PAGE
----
Duels of the Planeswalkers 2015 Review

Alexander Hinkley brings his acclaimed video game journalism to SCG! Here, he investigates just how DotP 2015 holds up to its predecessors!


Magic 2015: Duels of the Planeswalkers was finally released for consoles and PC earlier this week, slightly before the official release of the Magic 2015 Core Set in real life. Magic 2015 has been one of the most anticipated entries into the Duels of the Planeswalkers series because it finally introduced fully customizable deck building – something that fans of the franchise have been wanting for years. But is Magic 2015 all fans expected it to be and does the deck building make it worth getting into if you haven’t played a Duels of the Planeswalkers game before?

The quick answer to each of these questions is not really. Stainless Games made Magic 2015 a lot different from its predecessors, but unfortunately these differences are mostly bad things rather than improvements. For example, there is no two-headed giant mode. This is a deal breaker for many long-time fans of the series because 2HG was their favorite mode. It’s difficult for a lot of people to get two-headed giant games together in real life, especially if you wanted to play with a family member who wasn’t really into playing Magic to begin with. Duels of the Planeswalkers provided a means of being able to participate in a 2HG anytime with friends and family locally or online. The removal of this mode is really quite baffling because it was one of the most popular modes in the game. 

The freely customizable deck building actually detracts from the essence of what Duels of the Planeswalkers has been known for. No longer can you just jump online with a fully functional pre-built deck. In fact, you can’t even play online multiplayer at all until you unlock it by playing through the first section of the campaign. Once you do that, however, you will be given a very basic starter deck featuring a combination of two colors that you will then use to build off of via unlocking booster packs. Choose your colors carefully because this is going to be the deck that you use for a very, very long time.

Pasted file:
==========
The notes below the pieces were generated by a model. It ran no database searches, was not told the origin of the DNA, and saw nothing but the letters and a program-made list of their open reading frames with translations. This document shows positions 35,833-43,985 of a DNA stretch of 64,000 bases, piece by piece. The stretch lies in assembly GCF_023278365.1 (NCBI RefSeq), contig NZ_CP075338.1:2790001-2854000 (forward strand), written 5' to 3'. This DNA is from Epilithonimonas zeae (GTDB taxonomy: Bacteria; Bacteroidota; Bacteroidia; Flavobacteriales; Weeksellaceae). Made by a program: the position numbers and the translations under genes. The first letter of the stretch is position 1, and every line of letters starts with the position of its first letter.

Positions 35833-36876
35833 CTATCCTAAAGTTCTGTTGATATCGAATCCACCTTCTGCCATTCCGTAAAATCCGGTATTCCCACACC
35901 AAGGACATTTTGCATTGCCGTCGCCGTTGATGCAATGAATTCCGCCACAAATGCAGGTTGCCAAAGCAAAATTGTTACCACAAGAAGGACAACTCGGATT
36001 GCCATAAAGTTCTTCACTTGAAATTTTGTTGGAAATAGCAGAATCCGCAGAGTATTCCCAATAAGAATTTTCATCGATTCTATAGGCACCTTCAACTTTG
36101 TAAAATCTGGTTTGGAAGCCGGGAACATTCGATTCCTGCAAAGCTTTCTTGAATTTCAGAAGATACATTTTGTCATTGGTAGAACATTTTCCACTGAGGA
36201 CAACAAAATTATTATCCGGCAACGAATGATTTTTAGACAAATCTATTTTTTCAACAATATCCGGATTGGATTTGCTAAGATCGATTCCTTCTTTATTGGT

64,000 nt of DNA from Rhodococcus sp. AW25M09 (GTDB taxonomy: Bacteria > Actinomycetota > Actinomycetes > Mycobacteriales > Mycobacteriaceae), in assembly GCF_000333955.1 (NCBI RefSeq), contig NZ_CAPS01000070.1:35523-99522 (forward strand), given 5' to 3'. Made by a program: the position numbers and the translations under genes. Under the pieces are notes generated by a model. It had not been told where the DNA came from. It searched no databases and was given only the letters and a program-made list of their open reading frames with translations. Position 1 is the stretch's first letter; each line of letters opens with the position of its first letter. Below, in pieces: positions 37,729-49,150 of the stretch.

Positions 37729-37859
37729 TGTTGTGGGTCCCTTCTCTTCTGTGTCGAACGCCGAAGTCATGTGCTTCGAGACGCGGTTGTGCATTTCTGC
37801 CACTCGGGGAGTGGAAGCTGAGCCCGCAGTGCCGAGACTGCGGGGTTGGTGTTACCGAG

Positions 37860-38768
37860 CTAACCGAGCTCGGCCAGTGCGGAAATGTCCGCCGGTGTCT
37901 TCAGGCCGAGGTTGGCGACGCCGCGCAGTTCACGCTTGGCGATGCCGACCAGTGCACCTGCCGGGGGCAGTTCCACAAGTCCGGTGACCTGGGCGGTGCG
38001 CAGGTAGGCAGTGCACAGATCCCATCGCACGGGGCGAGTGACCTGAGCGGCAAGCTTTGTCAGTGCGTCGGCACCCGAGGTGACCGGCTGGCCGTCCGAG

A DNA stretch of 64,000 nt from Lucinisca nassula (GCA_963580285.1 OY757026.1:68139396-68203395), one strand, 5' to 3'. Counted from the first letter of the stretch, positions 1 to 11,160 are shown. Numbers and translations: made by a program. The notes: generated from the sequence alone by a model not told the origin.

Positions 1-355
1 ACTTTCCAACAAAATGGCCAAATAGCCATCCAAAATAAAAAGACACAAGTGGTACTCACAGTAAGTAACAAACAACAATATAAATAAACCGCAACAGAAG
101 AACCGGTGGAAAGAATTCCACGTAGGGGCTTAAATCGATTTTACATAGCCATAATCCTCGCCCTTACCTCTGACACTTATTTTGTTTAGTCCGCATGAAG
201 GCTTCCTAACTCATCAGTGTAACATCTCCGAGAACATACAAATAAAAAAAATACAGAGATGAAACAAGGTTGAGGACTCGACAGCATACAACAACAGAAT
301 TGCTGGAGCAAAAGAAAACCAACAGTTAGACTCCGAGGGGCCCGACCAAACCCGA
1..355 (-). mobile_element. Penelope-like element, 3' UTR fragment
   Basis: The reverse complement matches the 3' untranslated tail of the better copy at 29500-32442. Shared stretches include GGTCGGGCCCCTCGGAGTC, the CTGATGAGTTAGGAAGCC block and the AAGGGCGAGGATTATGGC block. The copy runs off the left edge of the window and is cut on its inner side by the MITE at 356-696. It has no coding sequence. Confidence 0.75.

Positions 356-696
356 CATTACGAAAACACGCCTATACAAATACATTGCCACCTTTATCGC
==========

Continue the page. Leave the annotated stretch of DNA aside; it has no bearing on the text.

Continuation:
The starter deck that you are given is incredibly weak. It’s so weak it almost makes the game unplayable because the A.I. decks in the campaign are simply so much better. How is a deck whose cornerstone cards are stuff like Standing Troops and Bloodflow Connoisseur supposed to legitimately be able to compete with a deck that has multiples of Primordial Hydra and Protean Hydra? When your deck is that weak you don’t even have anything that you hope to draw. Nobody is going to say, “Gee, if I can only survive until I draw my Thraben Purebloods I’ll be okay.” It’s such an unbalanced matchup that you will simply have to play matches over and over hoping for the perfect draw.

That’s not fun.

In past Duels games you had decks with strong cards like Angelic Overseer and Primeval Titan at your fingertips from the very get-go. The pre-built decks also had synergy. There was a humans and angels deck, an Eldrazi ramp deck, slivers, auras, etc. The decks you will build in Magic 2015 will all inevitably be just a hodgepodge of cards that you have thrown together over time.

Rather than unlocking a powerful new card with each win like in past Duels of the Planeswalkers games, now you unlock a booster pack. This sounds nice at first, but boosters don’t necessarily always contain rares in them which is kind of weird. One of the early ones I opened literally just had three commons. Since the cards you open are semi-random (some boosters seem to give you the same types of cards at specific moments), this means that it will take an incredibly long time for you to build up your deck so that it is respectably strong, let alone earn enough cards to create a second or even third deck from scratch. Being pretty much limited to playing one super weak deck for countless hours of gameplay really kills this game.